2.C Settlement and Integration
C.4 What post-arrival supports are available beyond those provided by sponsors?
(ii) Who is responsible for providing other services?
How Canada Does It
The Government of Canada, provincial/territorial governments, municipalities, and other community, educational, and not-for-profit organizations provide a range of specialized services that sponsors cannot reasonably be expected to provide to sponsored refugees. Sponsors commit in their Settlement Plan to connect with various actors to provide these other services (see 2.C.4(i)).
Sponsors must provide housing and the basic necessities of life, as well as emotional and community support to help resettled refugees integrate successfully into their new communities. Sponsors must also facilitate access to settlement agencies and other services so that refugees can receive support sponsors cannot reasonably provide, including:
- HEALTH AND DENTAL CARE: As permanent residents, resettled refugees are eligible for provincial or territorial healthcare upon their arrival in Canada. This healthcare may take up to three months to come into effect. Therefore while awaiting their provincial or territorial health insurance coverage, they are eligible for basic health coverage through the Interim Federal Health Program (IFHP). The IFHP also provides supplemental coverage (such as mental health services, limited vision care, and urgent dental care) and prescription drug coverage (see 2.C.5).
- COUNSELLING SERVICES: Under the IFHP, resettled refugees can access services provided by allied healthcare practitioners including clinical psychologists, occupational therapists, speech language therapists, and physiotherapists. Provincial and territorial health insurance plans also have programs available such as the Centre for Addiction and Mental Health, and not-for-profit organizations such as the Canadian Centre for Victims of Torture.
- EMPLOYMENT-RELATED SERVICES: Through its Settlement Program, Canada funds a network of service provider organizations that provide a range of settlement services, including employment-related programming to newcomers, including refugees. For more information see 2.C.3(ii).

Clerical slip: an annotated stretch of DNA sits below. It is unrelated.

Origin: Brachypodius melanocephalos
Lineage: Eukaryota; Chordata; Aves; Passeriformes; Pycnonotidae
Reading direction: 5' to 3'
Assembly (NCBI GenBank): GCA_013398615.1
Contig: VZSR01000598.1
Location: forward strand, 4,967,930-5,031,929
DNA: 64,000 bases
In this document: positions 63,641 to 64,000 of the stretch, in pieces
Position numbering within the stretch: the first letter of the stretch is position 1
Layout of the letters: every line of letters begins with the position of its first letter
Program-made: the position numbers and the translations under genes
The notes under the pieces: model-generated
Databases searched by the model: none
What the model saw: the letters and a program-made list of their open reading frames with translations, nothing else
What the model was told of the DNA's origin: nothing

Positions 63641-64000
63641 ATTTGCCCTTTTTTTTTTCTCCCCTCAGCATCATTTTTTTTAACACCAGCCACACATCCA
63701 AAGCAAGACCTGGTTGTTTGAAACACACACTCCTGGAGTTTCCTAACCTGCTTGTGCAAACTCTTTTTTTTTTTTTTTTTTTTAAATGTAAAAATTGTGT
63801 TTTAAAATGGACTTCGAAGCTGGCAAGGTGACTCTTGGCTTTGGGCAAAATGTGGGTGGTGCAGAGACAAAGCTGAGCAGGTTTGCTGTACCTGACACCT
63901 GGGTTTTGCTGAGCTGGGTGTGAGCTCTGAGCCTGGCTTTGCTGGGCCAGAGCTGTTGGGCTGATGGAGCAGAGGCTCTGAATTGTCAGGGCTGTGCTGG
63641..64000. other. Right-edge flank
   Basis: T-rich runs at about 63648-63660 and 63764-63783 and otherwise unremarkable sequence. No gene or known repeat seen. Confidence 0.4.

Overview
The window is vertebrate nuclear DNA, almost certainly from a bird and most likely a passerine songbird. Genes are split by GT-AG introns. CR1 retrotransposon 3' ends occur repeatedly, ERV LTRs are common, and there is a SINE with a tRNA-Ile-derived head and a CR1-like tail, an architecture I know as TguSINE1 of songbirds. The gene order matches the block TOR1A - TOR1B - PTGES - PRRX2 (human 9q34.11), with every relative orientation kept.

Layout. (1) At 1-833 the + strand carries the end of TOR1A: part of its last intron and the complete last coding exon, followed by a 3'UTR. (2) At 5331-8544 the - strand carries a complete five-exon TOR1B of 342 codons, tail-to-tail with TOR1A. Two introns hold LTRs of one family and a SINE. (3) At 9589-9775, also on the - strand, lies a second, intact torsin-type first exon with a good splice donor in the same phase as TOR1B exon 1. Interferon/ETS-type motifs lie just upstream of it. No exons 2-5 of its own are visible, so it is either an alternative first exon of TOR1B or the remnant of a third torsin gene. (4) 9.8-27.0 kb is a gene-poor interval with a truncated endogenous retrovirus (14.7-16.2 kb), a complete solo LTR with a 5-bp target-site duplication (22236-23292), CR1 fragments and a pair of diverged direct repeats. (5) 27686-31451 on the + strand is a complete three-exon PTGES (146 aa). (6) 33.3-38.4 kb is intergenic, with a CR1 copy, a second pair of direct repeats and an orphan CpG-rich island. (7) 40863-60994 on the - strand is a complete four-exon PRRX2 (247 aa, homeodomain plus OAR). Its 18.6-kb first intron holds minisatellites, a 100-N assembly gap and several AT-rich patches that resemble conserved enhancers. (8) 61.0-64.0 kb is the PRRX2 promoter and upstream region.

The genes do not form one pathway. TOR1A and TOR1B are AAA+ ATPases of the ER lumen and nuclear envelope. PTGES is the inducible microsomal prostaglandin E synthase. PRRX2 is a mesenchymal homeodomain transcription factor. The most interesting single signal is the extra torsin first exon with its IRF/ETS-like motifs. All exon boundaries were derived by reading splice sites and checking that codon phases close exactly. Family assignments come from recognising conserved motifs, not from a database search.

- EDUCATION: Refugee children can access primary and secondary education provided by provincial/territorial governments free of cost. Language training is funded by the federal government and accessible through Canada’s Settlement Program (see 2.C.8). Settlement agencies also provide a variety of training programs – e.g. to gain computer skills. See 2.C.6 for more information about how refugees can access various educational opportunities.
- LEGAL SERVICES: Low-income families, which may include sponsored refugees, may access a broad range of free legal services (e.g. for employment, housing, immigration, welfare, and other matters) through provincial and territorial legal aid programs.
- PUBLIC TRANSPORTATION: Local transportation networks are administered by municipal and provincial governments, depending on geographical scope. Sponsors must orient refugees to the public transportation system and facilitate access to bus/metro/train passes to enable refugees to navigate their communities freely and independently. Many refugees may be eager to obtain their driver’s license and purchase a vehicle to get around independently. Sponsors should support refugees in understanding and navigating the process of licensing, and discuss the budgetary implications of vehicle and insurance purchase relative to the monthly income assistance they provide.